Drinking in pursuit of the Level 2 Sommelier Certification from the Court of Master Sommeliers
The name Wind Gap is an ode to the fractures of land along the California coastline which allow fog and cool ocean air to impact vineyard sites; this estate is placed on one of six such wind gaps in the state. For this wine, the word Soif was chosen - a French word which translates to 'thirst' - and the hands-off, European style depicted in this wine is undeniable.
Subtle nuances of baking spices and blackberry dance around bold, dark fruits while tart cherry helps lay foundation on the palate.
Crushing grapes by foot, whole-cluster fermentation and the use of native yeasts are all points of pride for Wind Gap, and together they help produce vibrant wines with highly-drinkable characteristics.
It might be smart to buy more than one, just so you don’t go thirsty.
2015 Soif (SRP - $30)
4 & 1/2 swirls
Good things take time, and they often require a little digging. The folks at Lioco scour the coast of California for optimal vineyards to source their fruit, and from there a rather non-obtrusive practice is taken in getting the fruit into the bottle.
Sativa is one of their creations - its fruit sourced from Pine Mountain in the Mendocino mountains from dry-dry farmed vines with southern exposure - and it is made up of 100% Carignan grapes.
The energy in this bottle is sure to wake up your senses. With grapes hand-picked by an 86 year-old man, named Jim McCutchen, Sativa is a layered, yet focused wine with fruit attributes of blackberries, cassis, and violet and floral components on the palate. More simply, it has an uncanny resemblance to fresh blueberry pie.
100% whole cluster fermentation and foot treading are among the natural practices taken in making this wine; Lioco also cites European influences in their wine-making technique across the board. The production is rather limited but if you can get your hands on a bottle, odds are you'll remember it.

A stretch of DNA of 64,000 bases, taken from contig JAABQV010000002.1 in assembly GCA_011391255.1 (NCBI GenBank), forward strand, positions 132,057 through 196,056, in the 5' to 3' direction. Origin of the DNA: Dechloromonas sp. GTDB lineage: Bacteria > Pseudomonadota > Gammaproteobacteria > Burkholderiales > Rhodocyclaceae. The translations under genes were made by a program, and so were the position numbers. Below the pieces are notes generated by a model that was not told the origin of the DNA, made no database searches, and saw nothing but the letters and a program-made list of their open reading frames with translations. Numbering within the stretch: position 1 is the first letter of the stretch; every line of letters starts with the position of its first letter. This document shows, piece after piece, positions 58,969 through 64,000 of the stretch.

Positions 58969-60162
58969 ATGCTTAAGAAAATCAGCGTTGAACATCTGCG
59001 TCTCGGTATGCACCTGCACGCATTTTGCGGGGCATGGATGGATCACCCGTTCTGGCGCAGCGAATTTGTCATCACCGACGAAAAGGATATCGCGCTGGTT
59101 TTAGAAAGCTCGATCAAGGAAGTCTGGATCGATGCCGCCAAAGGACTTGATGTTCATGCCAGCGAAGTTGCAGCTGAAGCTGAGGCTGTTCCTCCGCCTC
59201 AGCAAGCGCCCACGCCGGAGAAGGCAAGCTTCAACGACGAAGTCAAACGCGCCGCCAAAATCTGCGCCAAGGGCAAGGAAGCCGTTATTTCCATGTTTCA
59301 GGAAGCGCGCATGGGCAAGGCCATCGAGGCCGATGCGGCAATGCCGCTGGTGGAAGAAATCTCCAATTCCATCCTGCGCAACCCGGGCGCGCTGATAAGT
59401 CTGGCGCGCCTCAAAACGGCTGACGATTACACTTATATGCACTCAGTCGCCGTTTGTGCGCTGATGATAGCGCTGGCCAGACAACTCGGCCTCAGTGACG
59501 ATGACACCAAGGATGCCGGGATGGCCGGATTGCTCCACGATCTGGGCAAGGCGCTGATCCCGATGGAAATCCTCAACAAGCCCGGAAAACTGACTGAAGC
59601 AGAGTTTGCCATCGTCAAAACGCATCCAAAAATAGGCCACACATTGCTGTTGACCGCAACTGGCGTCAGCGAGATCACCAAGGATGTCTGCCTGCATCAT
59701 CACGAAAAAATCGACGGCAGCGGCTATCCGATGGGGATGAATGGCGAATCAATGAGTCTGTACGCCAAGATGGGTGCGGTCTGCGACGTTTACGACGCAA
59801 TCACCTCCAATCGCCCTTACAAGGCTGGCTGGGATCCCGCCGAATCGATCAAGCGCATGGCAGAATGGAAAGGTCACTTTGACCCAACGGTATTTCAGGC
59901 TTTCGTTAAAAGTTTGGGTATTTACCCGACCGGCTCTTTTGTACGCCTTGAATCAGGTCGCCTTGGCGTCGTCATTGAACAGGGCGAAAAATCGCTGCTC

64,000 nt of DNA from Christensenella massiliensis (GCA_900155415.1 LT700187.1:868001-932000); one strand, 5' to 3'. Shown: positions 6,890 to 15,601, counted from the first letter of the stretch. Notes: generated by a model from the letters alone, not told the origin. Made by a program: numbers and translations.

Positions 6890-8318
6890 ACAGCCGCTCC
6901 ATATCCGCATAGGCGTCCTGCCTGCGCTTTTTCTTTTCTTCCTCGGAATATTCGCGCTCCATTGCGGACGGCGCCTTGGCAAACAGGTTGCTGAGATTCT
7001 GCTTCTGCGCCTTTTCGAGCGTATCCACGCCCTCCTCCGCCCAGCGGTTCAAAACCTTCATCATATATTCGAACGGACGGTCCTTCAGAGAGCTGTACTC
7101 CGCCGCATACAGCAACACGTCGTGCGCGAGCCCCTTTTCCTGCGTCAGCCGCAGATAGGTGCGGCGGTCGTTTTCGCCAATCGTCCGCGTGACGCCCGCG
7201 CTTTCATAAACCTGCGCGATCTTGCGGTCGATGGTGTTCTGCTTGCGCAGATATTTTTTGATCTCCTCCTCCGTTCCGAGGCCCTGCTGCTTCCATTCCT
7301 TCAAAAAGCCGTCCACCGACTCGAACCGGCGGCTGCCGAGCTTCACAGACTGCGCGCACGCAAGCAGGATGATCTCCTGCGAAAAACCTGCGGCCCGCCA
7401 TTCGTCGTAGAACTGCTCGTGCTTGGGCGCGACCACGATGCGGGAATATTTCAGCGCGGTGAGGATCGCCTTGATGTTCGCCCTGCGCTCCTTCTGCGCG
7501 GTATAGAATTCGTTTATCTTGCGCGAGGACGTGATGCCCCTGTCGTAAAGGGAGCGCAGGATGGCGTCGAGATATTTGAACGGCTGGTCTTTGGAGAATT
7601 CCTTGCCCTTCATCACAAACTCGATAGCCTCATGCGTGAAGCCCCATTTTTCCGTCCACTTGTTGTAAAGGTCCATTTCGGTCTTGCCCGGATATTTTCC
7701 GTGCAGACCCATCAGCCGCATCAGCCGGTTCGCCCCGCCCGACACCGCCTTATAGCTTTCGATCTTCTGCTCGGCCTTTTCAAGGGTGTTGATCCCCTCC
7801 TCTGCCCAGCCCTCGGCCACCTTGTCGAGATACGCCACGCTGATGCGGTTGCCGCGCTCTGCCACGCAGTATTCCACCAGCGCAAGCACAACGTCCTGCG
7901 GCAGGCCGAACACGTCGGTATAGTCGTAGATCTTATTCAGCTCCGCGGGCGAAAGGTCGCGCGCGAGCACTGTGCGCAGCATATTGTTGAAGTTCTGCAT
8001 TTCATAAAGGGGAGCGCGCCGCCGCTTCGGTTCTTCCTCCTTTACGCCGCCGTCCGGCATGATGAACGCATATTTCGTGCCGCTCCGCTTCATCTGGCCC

2014 Sativa (SRP - $30)
Like one might do to an actual mango, the instructions at the top of this beer are to 'roll or oscillate before opening'. From the can design to the actual flavors present in the beer, this Dagger Falls Mango IPA from Sockeye Brewing in Idaho brings out fond memories of peeling away a ripe mango and consuming down to the seed.
Barely ripe mango hangs around on the nose, while the condition of the fruit is 'just right' on the palate. The body is clean, and the flavors are juicy with a piney finish. Relatively one dimensional, the profile on the beer leans heavy on mango, but as it progresses the fruit and the hops mend together to create a mostly balanced experience.
Unlisted on the can, the 6.4% ABV is sneaky on this highly session-able.
Perhaps to no coincidence, this New England style beer by Marz Brewing could be seen as ‘a little dry’ but with the redeeming quality that at the very least you know where you stand with it from start to finish.
Into a glass Crazy Straws pours a golden hue with a big head and a heavy haze of cloudiness. Faint showings of fruit from mango notes appear on the nose but mostly the presence of hops stands out. The body is considerably clean with hints of strawberry and pine on the palate; subdued fruit takes second to the dry hops while the finish includes a slight residue of barnyard. Easily consumable and a little heavier on the alcohol, this Chicago brewed beer isn’t anything out of orbit but It sure seems like it would be ‘wicked’ fun to drink out of a colorful crazy straw.
(ABV: 7%) (Availability: rotating)
The Pacific Northwest will never be Burgundy, but it is about as close to the prized sliver of France as any wine producing region of the United States will ever be. In Dundee, Oregon, a winery by the name of Winderlea focuses on producing Pinot noir and Chardonnay in small lots with minimal intervention - sound familiar?